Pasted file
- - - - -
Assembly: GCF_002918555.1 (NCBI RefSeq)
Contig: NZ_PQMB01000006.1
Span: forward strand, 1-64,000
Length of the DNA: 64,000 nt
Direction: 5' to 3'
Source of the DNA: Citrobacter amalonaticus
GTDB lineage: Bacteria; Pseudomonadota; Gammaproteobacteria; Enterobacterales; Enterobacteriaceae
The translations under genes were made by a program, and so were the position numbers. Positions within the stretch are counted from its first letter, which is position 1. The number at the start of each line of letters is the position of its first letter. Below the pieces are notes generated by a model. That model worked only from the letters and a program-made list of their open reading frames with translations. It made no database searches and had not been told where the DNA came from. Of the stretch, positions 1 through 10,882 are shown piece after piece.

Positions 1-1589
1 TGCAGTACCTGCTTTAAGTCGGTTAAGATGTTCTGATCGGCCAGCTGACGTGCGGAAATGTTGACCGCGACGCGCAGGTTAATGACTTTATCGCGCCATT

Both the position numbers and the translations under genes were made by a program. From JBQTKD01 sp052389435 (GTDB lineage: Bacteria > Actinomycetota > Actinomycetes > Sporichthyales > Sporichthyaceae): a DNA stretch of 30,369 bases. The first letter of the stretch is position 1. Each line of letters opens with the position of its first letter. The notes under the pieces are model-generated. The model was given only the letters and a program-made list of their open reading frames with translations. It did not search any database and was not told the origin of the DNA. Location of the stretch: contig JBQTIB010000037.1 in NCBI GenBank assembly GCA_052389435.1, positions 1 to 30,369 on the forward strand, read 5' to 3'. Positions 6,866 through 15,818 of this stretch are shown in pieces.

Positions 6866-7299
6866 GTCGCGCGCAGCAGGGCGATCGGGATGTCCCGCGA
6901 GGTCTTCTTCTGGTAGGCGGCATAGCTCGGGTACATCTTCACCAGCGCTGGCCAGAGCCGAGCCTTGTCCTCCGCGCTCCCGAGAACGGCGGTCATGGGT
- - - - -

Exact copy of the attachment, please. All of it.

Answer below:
Assembly: GCF_002918555.1 (NCBI RefSeq)
Contig: NZ_PQMB01000006.1
Span: forward strand, 1-64,000
Length of the DNA: 64,000 nt
Direction: 5' to 3'
Source of the DNA: Citrobacter amalonaticus
GTDB lineage: Bacteria; Pseudomonadota; Gammaproteobacteria; Enterobacterales; Enterobacteriaceae
The translations under genes were made by a program, and so were the position numbers. Positions within the stretch are counted from its first letter, which is position 1. The number at the start of each line of letters is the position of its first letter. Below the pieces are notes generated by a model. That model worked only from the letters and a program-made list of their open reading frames with translations. It made no database searches and had not been told where the DNA came from. Of the stretch, positions 1 through 10,882 are shown piece after piece.

Positions 1-1589
1 TGCAGTACCTGCTTTAAGTCGGTTAAGATGTTCTGATCGGCCAGCTGACGTGCGGAAATGTTGACCGCGACGCGCAGGTTAATGACTTTATCGCGCCATT

Both the position numbers and the translations under genes were made by a program. From JBQTKD01 sp052389435 (GTDB lineage: Bacteria > Actinomycetota > Actinomycetes > Sporichthyales > Sporichthyaceae): a DNA stretch of 30,369 bases. The first letter of the stretch is position 1. Each line of letters opens with the position of its first letter. The notes under the pieces are model-generated. The model was given only the letters and a program-made list of their open reading frames with translations. It did not search any database and was not told the origin of the DNA. Location of the stretch: contig JBQTIB010000037.1 in NCBI GenBank assembly GCA_052389435.1, positions 1 to 30,369 on the forward strand, read 5' to 3'. Positions 6,866 through 15,818 of this stretch are shown in pieces.

Positions 6866-7299
6866 GTCGCGCGCAGCAGGGCGATCGGGATGTCCCGCGA
6901 GGTCTTCTTCTGGTAGGCGGCATAGCTCGGGTACATCTTCACCAGCGCTGGCCAGAGCCGAGCCTTGTCCTCCGCGCTCCCGAGAACGGCGGTCATGGGT